Freestanding Midwife Led Units: A Narrative Review

Grażyna Bączek, Urszula Tataj-Puzyna, Dorota Sys, Barbara Baranowska


Background: Strengthening of midwives’ position and support for freestanding birth centers, frequently referred to as Freestanding Midwife‑led Units (FMUs), raise hopes for a return to humanized labor. Our study aimed to review published evidence regarding FMUs to systematize the knowledge of their functioning and to identify potential gaps in this matter.

 Materials and Methods: A structured integrative review of theoretical papers and empirical studies was conducted. The literature search included MEDLINE, Cochrane, Scopus, and Embase databases. The analysis included papers published in 1977–2017. Relevant documents were identified using various combinations of search terms and standard Boolean operators. The search included titles, abstracts, and keywords. Additional records were found through a manual search of reference lists from extracted papers.

Results: Overall, 56 out of 107 originally found articles were identified as eligible for the review. Based on the critical analysis of published data, six groups of research problems were identified and discussed, namely, 1) specifics of FMUs, 2) costs of perinatal care at FMUs, 3) FMUs as a place for midwife education, 4) FMUs from midwives’ perspective, 5) perinatal, maternal, and neonatal outcomes, and 6) FMUs from the perspective of a pregnant woman.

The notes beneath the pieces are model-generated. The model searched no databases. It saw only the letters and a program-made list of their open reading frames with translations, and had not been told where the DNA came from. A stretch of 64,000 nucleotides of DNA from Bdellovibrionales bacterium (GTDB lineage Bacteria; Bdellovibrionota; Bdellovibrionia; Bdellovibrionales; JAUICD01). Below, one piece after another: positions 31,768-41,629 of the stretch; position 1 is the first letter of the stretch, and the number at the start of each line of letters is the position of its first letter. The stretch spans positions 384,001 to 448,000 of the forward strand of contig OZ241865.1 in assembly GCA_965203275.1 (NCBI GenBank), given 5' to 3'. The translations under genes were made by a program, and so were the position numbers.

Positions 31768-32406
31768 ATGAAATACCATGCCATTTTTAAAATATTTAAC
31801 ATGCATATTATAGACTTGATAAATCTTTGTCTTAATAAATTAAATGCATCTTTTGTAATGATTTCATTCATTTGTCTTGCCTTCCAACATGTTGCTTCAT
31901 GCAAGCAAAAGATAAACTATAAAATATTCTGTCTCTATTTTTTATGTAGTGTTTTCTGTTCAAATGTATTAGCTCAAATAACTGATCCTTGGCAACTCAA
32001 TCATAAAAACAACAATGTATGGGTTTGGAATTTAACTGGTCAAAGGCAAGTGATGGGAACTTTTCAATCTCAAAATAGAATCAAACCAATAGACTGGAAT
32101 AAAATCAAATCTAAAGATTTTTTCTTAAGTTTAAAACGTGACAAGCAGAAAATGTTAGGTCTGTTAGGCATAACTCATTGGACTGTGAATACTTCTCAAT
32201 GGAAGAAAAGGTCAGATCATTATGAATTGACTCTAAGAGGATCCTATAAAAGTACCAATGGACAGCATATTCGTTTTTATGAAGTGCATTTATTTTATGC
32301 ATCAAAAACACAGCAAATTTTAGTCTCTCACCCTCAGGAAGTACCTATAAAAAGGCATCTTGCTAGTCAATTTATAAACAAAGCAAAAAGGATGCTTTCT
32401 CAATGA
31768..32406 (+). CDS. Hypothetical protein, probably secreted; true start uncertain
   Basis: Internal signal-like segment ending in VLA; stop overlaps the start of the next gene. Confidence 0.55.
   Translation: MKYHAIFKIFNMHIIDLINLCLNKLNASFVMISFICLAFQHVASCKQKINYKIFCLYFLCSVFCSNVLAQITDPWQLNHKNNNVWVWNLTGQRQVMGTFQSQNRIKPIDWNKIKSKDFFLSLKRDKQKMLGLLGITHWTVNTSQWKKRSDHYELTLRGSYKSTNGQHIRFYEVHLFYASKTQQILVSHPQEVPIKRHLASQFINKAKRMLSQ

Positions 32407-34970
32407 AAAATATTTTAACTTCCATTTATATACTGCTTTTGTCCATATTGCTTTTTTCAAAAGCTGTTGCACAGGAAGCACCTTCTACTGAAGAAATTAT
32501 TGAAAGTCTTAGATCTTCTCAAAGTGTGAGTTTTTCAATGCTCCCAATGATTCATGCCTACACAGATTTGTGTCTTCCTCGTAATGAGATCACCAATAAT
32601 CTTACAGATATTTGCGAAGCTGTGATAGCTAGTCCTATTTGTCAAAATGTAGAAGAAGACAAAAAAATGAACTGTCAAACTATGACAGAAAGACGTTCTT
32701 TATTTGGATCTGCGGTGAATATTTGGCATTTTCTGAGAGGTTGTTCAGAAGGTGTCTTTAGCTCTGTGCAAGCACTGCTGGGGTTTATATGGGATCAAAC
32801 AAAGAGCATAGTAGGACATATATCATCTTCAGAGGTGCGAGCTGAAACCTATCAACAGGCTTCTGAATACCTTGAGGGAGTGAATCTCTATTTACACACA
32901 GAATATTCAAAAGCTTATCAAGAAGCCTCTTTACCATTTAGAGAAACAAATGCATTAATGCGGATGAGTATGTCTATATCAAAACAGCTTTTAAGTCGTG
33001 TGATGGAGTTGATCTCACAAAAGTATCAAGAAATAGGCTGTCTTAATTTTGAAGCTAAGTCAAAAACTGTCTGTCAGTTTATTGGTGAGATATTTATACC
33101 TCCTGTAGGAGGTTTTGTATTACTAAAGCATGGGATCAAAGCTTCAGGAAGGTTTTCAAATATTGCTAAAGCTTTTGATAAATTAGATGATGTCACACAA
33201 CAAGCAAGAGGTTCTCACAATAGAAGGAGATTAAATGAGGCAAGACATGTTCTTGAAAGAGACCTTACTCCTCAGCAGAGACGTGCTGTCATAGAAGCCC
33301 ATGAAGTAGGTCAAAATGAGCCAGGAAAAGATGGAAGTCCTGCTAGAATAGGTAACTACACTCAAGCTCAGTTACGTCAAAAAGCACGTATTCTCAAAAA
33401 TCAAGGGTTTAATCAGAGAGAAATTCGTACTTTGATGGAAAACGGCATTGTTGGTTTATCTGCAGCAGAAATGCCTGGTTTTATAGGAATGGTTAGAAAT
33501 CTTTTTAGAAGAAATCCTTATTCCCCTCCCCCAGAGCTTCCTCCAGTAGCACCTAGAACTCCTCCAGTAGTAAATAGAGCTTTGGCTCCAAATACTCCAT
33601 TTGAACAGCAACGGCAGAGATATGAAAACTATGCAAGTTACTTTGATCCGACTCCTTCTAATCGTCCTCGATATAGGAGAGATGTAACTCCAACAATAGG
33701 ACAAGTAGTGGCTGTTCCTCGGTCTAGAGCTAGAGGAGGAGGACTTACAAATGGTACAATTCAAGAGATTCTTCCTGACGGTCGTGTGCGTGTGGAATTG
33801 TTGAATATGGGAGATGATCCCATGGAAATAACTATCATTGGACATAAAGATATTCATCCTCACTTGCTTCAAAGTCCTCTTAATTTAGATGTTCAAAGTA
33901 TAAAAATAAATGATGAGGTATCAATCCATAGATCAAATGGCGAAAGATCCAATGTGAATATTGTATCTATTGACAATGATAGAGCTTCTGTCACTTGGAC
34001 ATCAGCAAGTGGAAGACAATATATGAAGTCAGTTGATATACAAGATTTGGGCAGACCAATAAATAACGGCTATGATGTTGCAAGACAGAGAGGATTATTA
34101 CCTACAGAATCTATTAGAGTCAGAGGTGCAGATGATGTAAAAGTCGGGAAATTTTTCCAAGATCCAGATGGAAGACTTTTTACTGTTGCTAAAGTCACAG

Conclusions: FMUs offers a home‑like environment and complex midwifery support for women with uncomplicated pregnancies. Although emergency equipment is available as needed, FMU birth is considered a natural spontaneous process. Midwives’ supervision over low‑risk labors may provide many benefits, primarily related to lower medicalization and fewer medical interventions than in a hospital setting.


Birth setting, birthing centers, midwifery, perinatal care, review

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